Morton’s own accounts of life in New Orleans, his touring around the U.S., and the various types of people he knew and worked with are told as extravagant tales. The recordings also featured him performing many pieces of music as illustrative examples of his legacy, as well as imitations of unrecorded artists from New Orleans and elsewhere. This includes his statements that jazz music has within it a certain appropriation of structural elements from Latin music, something he dubs “The Spanish Tinge.”

Furthering his own legacy through the Library of Congress sessions with Lomax, Morton also famously wrote to a newspaper and aimed to prop himself up further, writing, “It is evidently known, and beyond contradiction, that New Orleans is the cradle of jazz and I, myself, happened to be [its] creator in the year 1902.” While many found his claims outlandish, Morton managed to pique the curiosity of others. Morton experienced a slight resurgence in popularity during the late 1930s, at which point he returned to New York to record with Sidney Bechet, Albert Nicholas, and Sidney DeParis.

Morton’s final years were met with steadily declining health, and he moved to California in 1939, hoping to find some relief with the warm climate there. On July 10, 1941, Morton died in Los Angeles. At his funeral, no music was played, and he was buried in a pauper’s grave. His significance as a father of ensemble jazz and music of the New Orleans tradition is, however, nothing short of iconic. Full of personality, his life and musical career became the topic of a Broadway production called Jelly’s Last Jam in the 1990s, which featured Gregory Hines.

Our Playlist

  1. Jelly Roll Morton – Maple Leaf Rag, St. Louis style / Maple Leaf Rag, New Orleans style (4:20)
  2. Jelly Roll Morton & His Red Hot Peppers – Smoke House Blues (3:27)
  3. Jelly Roll Morton & His Red Hot Peppers – The Chant (3:12)
  4. Jelly Roll Morton & His Red Hot Peppers – Sidewalk Blues (1992 Remastered – Take 3) (3:29)
  5. Jelly Roll Morton – Funeral Marches (4:12)
  6. Jelly Roll Morton & His Red Hot Peppers – Dead Man Blues (Take 2) (3:18)
  7. Jelly Roll Morton & His Red Hot Peppers – Steamboat Stomp (Remastered 1992) (3:04)
  8. Jelly Roll Morton & His Red Hot Peppers – Someday Sweetheart (Remastered 1992) (3:29)
  9. Jelly Roll Morton & His Red Hot Peppers – Grandpa’s Spells (Take 3) (2:53)
  10. Jelly Roll Morton – Original Jelly Roll Blues (4:10)
  11. Jelly Roll Morton & His Red Hot Peppers – Original Jelly-Roll Blues (Remastered 1995) (3:04)
  12. Jelly Roll Morton & His Red Hot Peppers – Billy Goat Stomp (3:30)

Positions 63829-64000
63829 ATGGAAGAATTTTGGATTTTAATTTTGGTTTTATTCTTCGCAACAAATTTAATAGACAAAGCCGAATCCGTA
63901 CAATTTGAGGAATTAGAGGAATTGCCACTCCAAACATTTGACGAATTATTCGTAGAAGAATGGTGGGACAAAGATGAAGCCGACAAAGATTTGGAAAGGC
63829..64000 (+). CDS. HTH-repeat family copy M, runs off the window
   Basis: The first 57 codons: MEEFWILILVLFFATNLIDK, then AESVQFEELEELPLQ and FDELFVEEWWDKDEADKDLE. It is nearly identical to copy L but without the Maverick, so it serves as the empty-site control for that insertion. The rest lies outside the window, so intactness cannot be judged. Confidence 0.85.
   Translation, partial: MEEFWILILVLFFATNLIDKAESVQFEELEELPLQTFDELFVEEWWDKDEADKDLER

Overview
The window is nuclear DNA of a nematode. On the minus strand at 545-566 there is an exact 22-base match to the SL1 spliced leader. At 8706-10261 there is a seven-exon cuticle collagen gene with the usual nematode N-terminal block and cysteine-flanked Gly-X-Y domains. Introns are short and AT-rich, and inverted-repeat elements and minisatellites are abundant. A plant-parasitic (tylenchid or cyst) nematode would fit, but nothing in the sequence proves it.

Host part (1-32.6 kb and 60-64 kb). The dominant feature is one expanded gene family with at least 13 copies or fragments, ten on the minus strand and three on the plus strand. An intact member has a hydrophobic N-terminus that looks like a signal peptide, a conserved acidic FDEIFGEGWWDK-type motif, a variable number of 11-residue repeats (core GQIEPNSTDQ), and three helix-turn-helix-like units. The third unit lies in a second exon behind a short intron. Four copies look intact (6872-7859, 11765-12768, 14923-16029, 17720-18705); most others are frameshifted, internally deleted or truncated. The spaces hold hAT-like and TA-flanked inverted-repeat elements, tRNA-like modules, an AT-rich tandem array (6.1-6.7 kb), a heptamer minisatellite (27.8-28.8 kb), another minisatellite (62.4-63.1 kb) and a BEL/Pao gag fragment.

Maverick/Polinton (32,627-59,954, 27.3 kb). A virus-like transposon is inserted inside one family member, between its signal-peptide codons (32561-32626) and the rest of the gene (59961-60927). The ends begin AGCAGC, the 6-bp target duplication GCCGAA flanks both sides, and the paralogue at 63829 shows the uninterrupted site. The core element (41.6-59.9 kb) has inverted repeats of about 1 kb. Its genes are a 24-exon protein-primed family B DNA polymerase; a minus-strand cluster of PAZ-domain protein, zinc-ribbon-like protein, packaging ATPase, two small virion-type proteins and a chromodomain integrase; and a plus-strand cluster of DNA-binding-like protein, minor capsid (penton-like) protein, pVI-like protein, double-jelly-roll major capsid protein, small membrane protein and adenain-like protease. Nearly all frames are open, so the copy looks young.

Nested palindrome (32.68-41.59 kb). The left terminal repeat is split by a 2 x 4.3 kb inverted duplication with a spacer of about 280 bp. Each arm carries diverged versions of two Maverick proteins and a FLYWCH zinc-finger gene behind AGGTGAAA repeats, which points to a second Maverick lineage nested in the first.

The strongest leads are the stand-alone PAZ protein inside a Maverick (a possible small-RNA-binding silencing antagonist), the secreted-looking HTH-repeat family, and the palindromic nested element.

13. Jelly Roll Morton & His Red Hot Peppers – Wild Man Blues (Remastered 1992) (3:08)
  14. Jelly Roll Morton & His Red Hot Peppers – Beale Street Blues (1992 Remastered) (3:15)
  15. Jelly Roll Morton & His Red Hot Peppers – The Pearls (1995 Remastered) (3:26)
  16. Jelly Roll Morton – Wolverine Blues, begun (3:47)
  17. Jelly Roll Morton;Johnny Dodds – Wolverine Blues (1990 Remastered – Take 1) (3:19)
  18. Jelly Roll Morton – Mr. Jelly Lord (4:10)
  19. Jelly Roll Morton;Johnny Dodds – Mr. Jelly Lord (2:52)
  20. Fats Waller – Ain’t Misbehavin’ (3:56)
  21. Jelly Roll Morton – Ain’t Misbehavin’ (4:13)

Sakura Salon – 3/8/2015 – Godspell

godspell

Godspell History

John Michael Tebelak originally produced Godspell at age 22 as his masters thesis project, under the tutelage of Lawrence Carra, at Carnegie Mellon University in December 1970.

He had been studying Greek and Roman mythology, with the deadline for his thesis two weeks away, but became fascinated by the joy he found in the Gospels. He attended an Easter Vigil service in 1970 at Pittsburgh’s St. Paul Cathedral, wearing his usual overalls and T-shirt.   In his words:

 I decided to go to Easter sunrise service to experience, again, the story that I had gotten from the Gospel. As I went, it began to snow which is rather strange for Easter. When I went into the cathedral, everyone there was sitting, grumbling about the snow, and the fact that they had already changed their tires. They weren’t going to be able to take pictures that afternoon. Snow was upsetting their plans.

As the service began, I thought it might be a little different. Instead, an old priest came out and mumbled into a microphone, and people mumbled things back, and then everyone got up and left. Instead of “healing” the burden, or resurrecting the Christ, it seems those people had pushed Him back into the tomb. They had refused to let Him come out that day.

As I was leaving the church, a policeman who had been sitting two pews ahead of me during the service, stopped me and wanted to know if he could search me. Apparently he had thought I was ducking into the church to escape the snowstorm. At that moment—I think because of the absurd situation—it angered me so much that I went home and realized what I wanted to do with the Gospels: I wanted to make it the simple, joyful message that I felt the first time I read them and recreate the sense of community, which I did not share when I went to that service.

I went to my teachers at Carnegie and asked if I could work at my own special project for my masters’ degree, and they agreed. That following fall, in October, we began rehearsals at Carnegie.

 

Based on the Gospel of St Matthew, Tebelak developed the play’s concept, which connected Bible parables with actors behaving like clowns (or comic movie characters) in order to bring a joyful and spontaneous feeling to the material. Tebelak managed to convert a reluctant group of ten cast members to his outlandish notion. For a 1970 production of what was then called “The Godspell” in a tiny theatre on the Carnegie campus, the actors helped develop the playful performance style. The first score, written by a friend of the director, attached rock music to a set of lyrics from hymns and psalms.